First time ever: No All-Star starters combined for Red Sox, Yankees
It also happened in 1945 -- when the All-Star game was canceled because of World War II.
In case it only seemed like the AL East was in a period of decline, this ought to prove it: For the first time in All-Star game history, the Yankees and Red Sox, combined, won't have a single player in the American League's starting lineup. Not one, since the brainchild of Chicago Tribune Sports Editor Arch Ward inaugurated in 1933. The lone exception: 1945, when the All-Star game was canceled because of travel restrictions related to World War II.
The Axis powers were among those to blame in '45. But it's not like this time we can blame Kansas City Royals fans, who voted seven of their players into the game, which is set to be played at Great American Ball Park in Cincinnati on Tuesday night. The Yankees and Red Sox didn't come close to electing any starters this year. Boston's Xander Bogaerts did the best among the AL East titans, finishing fourth among AL shortstops, roughly 8 million votes behind leader Alcides Escobar. Alex Rodriguez of the Yankees finished fifth among designated hitters, about 7 million behind Nelson Cruz of the Mariners. Yankees outfielders Jacoby Ellsbury and Carlos Beltran finished 10th and 15th, respectively. (Hey, where were Yankees fans on Brett Gardner?)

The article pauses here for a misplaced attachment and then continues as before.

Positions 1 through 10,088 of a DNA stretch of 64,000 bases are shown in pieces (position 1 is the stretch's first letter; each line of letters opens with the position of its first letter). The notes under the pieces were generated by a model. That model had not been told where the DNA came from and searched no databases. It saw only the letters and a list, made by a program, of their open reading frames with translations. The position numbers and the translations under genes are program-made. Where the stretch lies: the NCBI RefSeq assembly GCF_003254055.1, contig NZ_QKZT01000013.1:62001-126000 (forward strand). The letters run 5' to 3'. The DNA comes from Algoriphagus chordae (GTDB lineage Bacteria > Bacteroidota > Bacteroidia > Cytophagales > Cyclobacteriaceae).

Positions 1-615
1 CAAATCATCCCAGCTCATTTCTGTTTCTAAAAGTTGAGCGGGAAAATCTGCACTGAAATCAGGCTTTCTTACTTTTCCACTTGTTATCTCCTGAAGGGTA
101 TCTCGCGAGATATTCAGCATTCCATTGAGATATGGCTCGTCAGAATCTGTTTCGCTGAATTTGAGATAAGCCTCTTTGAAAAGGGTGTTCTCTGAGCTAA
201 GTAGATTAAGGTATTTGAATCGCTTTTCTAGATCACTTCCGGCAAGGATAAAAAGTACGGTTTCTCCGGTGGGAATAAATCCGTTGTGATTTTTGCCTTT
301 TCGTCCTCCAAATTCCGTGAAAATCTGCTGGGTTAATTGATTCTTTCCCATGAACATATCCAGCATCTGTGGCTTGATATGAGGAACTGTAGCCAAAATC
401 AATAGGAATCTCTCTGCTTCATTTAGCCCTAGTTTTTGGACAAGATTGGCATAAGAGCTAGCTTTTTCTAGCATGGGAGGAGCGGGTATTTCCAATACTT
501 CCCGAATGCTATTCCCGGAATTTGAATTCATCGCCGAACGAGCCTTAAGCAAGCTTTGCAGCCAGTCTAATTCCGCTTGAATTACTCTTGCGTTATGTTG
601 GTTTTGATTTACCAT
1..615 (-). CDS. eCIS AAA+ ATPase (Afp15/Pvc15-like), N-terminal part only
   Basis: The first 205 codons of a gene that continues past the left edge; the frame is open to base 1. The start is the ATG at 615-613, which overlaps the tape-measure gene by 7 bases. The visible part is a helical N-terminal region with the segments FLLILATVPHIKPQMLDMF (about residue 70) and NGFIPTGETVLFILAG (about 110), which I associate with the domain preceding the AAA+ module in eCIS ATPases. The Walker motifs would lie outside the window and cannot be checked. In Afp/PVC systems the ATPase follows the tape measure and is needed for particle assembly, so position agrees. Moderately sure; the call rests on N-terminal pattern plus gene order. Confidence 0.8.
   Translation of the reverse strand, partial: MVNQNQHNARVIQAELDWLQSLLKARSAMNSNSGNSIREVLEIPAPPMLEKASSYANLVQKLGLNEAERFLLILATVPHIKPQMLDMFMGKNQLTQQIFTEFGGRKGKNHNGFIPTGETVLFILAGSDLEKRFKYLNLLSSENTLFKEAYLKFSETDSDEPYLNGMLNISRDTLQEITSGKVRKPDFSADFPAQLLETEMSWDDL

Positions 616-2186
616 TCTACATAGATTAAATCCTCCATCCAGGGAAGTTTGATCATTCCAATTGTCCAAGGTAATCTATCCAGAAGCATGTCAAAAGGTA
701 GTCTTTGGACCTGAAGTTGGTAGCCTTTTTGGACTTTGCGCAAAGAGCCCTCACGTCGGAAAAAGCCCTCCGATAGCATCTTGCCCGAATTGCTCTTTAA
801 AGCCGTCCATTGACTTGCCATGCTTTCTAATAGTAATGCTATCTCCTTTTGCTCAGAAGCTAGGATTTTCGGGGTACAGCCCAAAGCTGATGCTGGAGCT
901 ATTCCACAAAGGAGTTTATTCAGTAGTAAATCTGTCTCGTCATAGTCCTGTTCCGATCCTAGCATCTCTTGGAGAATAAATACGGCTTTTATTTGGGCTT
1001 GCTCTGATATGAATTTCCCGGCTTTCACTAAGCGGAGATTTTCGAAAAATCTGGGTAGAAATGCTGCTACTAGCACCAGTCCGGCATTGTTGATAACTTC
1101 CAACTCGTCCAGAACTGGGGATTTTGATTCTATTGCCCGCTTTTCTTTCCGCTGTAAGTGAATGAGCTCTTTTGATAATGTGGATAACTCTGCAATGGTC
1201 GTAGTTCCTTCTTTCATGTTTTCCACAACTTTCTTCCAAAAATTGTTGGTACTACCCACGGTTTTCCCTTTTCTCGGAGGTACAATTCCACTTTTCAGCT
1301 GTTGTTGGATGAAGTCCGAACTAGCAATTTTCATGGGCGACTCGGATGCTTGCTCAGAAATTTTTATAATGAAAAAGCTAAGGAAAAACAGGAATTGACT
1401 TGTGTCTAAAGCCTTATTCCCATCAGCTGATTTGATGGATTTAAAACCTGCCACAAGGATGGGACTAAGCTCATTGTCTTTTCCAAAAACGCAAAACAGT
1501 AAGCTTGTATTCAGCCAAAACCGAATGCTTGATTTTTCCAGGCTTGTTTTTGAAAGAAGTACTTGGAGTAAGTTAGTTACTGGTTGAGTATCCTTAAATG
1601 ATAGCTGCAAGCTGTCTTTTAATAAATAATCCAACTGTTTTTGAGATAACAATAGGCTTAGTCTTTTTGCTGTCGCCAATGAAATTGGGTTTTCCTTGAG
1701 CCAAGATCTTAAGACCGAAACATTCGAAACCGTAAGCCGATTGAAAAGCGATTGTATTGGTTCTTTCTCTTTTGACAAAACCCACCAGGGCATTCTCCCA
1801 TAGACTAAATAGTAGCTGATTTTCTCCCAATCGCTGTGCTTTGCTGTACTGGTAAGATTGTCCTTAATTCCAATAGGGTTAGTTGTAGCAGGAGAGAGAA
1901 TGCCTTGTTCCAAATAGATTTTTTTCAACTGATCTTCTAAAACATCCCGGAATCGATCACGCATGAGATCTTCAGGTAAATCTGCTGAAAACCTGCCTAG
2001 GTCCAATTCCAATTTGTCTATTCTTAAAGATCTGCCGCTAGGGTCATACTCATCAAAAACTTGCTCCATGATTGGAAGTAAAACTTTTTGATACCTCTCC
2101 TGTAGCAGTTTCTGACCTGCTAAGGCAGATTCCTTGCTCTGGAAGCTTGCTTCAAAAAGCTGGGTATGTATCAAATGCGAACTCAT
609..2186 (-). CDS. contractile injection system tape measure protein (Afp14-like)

This is the nadir. What about the zenith of Yankees-Red Sox All-Star starter power? In 1939, they combined for eight of the nine starters, including six Yankees, when the game came to "The House That Ruth Built." Hank Greenberg of the Tigers was the exception at first base, with Lou Gehrig coming off the bench. (See? Yankees manager Joe McCarthy was fair about it.) In all 14 of the 25 players on the AL roster in '39 came from the Yankees and Red Sox.
It's been noted by several outlets that the Yankees and Red Sox don't have any starters, but Bob Matthews of Newsradio 1180 WHAM-AM in Rochester, N.Y. appears to have scooped everyone on the "first time in history" part. "WHAM!" is right.
Dioner Navarro still hopes to return someday
Christian Yelich's agent says his client's relationship with Marlins is 'irretrievably bro...
The free-agent market has been slow and one player is bracing for an even longer wait
The Mets didn't want to trade a young outfielder for an older one
Josh Harrison doesn't sound pleased Gerrit Cole and Andrew McCutchen have been traded away
The team's media contracts expire following the 2019 season